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So finally we come to the last of the Korg Volcas
The three voice Volca Keys - 3 oscillators which can either be played in single voice mode or as a three voice poly and an analogue filter, we expect great things.
As with the other Volcas, the build quality is adequate with most controls being of the Monotron variety, though as I have previously said, a better overall build quality. Same 9v DC centre positive power input (PSU not supplied), same MIDI in and minijacks for Sync In - Out and audio output.
The Volca Keys has three of them, with a single Sawtooth waveform, they are not as flexible as the Bass - you can't tune them to intervals of your choice, but there is the option of switching voice modes:
I am confused with this one, to me it doesn't sound like the Volca Bass, but apparently, it's got the same filter from the 700S - maybe it's being driven differently, but it doesn't sound the same to me. I should also mention that while the Beats and Bass are nice and quiet, the Volca Keys definitely has a higher noise level, you are aware of this especially when you drop the filter down. It should also be noted that the filter does step when swept - this is probably due to the fact that you can MIDI control the Cutoff frequency so we've got 128 steps.
We have a three wave LFO (saw/tri/square) which has the same sort of range as the Bass, ie: getting into the audio range though not too far, you can also trigger sync the LFO so it restarts on note on.
The Envelope has ADSR and by default is hard-wired to Amplitude, with Pitch and Filter Intensity controllable for additional modulation, I would have liked to have seen a longer release for longer pad or drone notes.. One quirk I noticed was that all voices share the same VCA - hit a quiet note (via MIDI) then add another harder velocity note and the first note will jump in amplitude to match the second played note.
The Keys has a simple low sample rate delay with simple time and feedback control - it's pretty crusty but adds a lot of flavour to the sound - it's like the Monotron Delay. Delay time can be tempo synced to the sequencer. You can also MIDI control Time and Feedback.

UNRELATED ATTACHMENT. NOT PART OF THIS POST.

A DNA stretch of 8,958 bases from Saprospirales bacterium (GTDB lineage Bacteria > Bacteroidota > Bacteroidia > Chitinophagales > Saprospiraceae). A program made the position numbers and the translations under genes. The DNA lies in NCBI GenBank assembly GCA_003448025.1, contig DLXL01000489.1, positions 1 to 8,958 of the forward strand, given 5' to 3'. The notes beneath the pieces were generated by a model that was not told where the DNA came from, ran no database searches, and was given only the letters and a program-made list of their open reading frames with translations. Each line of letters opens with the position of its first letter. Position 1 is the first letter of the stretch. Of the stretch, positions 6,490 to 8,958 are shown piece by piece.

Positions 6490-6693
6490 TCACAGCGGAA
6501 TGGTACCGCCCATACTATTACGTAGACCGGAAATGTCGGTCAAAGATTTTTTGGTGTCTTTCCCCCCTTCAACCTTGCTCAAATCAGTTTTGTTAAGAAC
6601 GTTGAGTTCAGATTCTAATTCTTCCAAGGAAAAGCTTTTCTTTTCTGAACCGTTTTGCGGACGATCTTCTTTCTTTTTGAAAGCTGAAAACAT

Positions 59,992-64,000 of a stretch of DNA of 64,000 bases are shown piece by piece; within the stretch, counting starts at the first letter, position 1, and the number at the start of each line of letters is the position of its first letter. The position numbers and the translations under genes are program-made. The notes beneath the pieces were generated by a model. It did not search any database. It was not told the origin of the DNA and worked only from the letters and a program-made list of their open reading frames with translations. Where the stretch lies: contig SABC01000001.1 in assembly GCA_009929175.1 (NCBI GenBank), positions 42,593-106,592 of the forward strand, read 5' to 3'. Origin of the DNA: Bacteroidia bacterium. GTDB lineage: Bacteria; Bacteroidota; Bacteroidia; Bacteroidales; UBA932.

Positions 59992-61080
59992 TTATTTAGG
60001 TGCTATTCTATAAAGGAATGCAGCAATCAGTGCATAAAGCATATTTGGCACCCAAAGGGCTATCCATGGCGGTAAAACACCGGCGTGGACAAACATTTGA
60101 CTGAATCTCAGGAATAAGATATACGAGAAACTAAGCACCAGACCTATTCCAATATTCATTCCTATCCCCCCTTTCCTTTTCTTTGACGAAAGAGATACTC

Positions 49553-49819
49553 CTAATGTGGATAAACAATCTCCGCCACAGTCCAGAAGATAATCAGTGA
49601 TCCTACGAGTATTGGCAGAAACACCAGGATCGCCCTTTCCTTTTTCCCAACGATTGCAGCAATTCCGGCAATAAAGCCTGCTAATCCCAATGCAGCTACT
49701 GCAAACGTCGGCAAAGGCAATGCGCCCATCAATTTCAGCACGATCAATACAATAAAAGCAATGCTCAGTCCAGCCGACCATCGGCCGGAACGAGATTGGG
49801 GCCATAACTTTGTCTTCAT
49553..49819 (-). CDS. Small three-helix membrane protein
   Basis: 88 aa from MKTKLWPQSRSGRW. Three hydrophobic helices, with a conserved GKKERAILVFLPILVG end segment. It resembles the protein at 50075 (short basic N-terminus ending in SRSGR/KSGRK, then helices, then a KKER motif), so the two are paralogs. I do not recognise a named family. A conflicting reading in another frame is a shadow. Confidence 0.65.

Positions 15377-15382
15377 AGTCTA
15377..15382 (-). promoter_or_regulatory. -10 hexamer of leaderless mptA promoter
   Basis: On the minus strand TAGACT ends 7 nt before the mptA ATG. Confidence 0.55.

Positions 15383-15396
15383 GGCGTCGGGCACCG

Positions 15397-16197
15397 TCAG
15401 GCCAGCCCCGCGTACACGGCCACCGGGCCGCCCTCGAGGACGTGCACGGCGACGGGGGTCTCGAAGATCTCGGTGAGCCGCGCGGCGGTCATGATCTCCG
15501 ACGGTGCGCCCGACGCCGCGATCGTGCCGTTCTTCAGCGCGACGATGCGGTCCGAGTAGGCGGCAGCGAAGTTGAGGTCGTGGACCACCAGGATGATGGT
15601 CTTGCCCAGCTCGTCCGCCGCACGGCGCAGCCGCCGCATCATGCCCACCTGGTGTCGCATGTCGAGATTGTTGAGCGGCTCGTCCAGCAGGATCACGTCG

Same 16 step sequencer format as the Bass and Beats but with several key differences - firstly it has Flux mode - like the Monotribe - meaning you can record un-quantized both note AND motion or parameters. In fact pretty much all of the front panel controls except Voice and Octave and for some reason Resonance (which controls the keyboard range) can be recorded for some really complex control and animation of the sound. In fact, it is possible to record motion only sequences to play through for tempo sync'd riffs - try it.
Another unique feature is that you can divide the tempo by 2 or 4 to get up to four bars of recording - in Flux mode this gives you some great possibilities. Active Step is also available for muting or shortening sequences.
MIDI control is available for ALL front panel knobs, except Octave and Peak (resonance) for some reason. This means you can play the Keys from an external MIDI controller with ease and when combined with the sequencer allows some complex riffing and control to be set up.
The keys is again great fun while at the same time can be musically relevant, any kind of poly at this price kind of deserves a double-take second look, as it's astonishing that it can be done.
The only downsides for me are the noise level which can become intrusive at low filter settings and the filter itself, which just doesn't sound as musical as the Bass which is odd considering they are in fact the same filter. Still a great purchase and when combined with the Bass and a MIDI keyboard can get you lost in analog goodness for hours. As I said in the video, it's hard to think of a reason not to own at least one Volca.
Volca Keys available very soon £120, $149, €139
We take a look at this interesting MIDI sequencer